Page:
Anthony Gucciardi and Dr. Edward Group discuss the dangers of the new Pokemon Go App for portable devices. How it’s permissions can lead to dangerous situations for all who use.
Would you put your trust into Autonomous car or self-driving car?
In this you tube video below about David Knight speaking about Autonomous car or self-driving car or robot cars call it what you like. Why the self-driving are not going to as safe would as thought?
For Me I’m not against Science and Technology and I’m not against Science and Technology. Like computer and electrical technology do have faults and flaws and do breakdown over time. So I would not put my trust into them. And would not buy any car that is self driving.
Date: 29 February 2016
Author: Ron Paul
Government spying on us has not prevented one terrorist attack
The FBI tells us that its demand for a back door into the iPhone is all about fighting terrorism, and that it is essential to break in just this one time to find out more about the San Bernardino attack last December. Continue reading First They Came For the iPhones…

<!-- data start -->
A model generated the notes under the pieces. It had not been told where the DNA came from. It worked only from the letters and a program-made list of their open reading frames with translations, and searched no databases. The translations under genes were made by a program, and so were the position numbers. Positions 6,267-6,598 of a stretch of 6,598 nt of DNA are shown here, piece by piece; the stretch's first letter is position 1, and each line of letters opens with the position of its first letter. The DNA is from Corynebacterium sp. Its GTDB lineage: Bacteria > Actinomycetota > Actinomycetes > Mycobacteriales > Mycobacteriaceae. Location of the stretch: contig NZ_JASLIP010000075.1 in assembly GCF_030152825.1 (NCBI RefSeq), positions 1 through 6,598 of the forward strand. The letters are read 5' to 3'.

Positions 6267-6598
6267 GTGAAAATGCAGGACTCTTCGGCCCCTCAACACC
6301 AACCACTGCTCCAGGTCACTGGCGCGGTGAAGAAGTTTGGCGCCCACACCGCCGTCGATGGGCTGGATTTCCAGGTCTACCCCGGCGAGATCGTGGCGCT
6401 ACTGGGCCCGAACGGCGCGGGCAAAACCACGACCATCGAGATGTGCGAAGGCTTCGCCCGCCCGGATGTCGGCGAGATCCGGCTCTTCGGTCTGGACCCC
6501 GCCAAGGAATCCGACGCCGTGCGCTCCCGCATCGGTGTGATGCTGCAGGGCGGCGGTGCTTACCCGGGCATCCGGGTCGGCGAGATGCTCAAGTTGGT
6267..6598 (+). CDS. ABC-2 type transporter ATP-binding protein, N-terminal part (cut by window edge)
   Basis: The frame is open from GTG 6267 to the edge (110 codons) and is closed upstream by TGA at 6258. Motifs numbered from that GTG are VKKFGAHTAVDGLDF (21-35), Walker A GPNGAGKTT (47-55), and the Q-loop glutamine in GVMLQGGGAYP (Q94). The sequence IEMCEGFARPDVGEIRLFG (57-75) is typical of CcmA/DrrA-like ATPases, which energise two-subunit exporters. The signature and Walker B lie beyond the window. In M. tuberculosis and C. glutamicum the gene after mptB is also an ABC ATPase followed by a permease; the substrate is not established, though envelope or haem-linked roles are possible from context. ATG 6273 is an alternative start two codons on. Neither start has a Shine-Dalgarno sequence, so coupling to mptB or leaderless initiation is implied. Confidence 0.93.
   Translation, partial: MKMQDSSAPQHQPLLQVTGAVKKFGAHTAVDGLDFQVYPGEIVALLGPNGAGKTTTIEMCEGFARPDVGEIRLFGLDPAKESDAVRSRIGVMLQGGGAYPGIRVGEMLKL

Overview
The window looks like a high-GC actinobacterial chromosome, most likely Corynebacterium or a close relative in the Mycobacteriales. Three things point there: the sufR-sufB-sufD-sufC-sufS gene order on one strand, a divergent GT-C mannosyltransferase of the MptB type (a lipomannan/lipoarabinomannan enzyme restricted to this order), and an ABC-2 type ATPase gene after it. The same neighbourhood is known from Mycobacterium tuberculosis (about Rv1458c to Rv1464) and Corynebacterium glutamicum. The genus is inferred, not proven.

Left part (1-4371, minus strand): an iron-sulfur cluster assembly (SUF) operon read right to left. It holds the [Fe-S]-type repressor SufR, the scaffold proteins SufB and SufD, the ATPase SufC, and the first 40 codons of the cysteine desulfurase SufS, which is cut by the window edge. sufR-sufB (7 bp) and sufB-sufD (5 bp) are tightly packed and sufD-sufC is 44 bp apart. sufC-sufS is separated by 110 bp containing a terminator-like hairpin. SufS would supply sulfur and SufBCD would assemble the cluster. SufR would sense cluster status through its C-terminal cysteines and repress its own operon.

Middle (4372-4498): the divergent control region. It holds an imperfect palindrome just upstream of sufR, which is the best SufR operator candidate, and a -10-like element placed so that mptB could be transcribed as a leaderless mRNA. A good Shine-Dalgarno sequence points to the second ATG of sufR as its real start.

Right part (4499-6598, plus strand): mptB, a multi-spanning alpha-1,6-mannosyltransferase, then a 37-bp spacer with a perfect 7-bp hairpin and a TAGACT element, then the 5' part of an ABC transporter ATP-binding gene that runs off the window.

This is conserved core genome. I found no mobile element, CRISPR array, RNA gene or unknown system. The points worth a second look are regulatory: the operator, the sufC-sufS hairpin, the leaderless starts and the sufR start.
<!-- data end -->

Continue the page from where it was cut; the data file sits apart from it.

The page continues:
Kim Dotcom, whose extradition battle is continuing, spoke to Parliament’s Intelligence and Security Select Committee today — arguing against the extension of the GCSB’s powers.
“The new GCSB bill demands an expansion of spying powers. This is poorly timed,” he said.
Mr Dotcom received a formal apology from Prime Minister John Key after it was revealed the GCSB spied on him illegally. Addressing the committee, he called his fight “an injustice” and said he believed more New Zealanders had received the spy agency’s attention.
“I suspect the real scope of the spying by the GCSB is bigger than what we know today,” he said.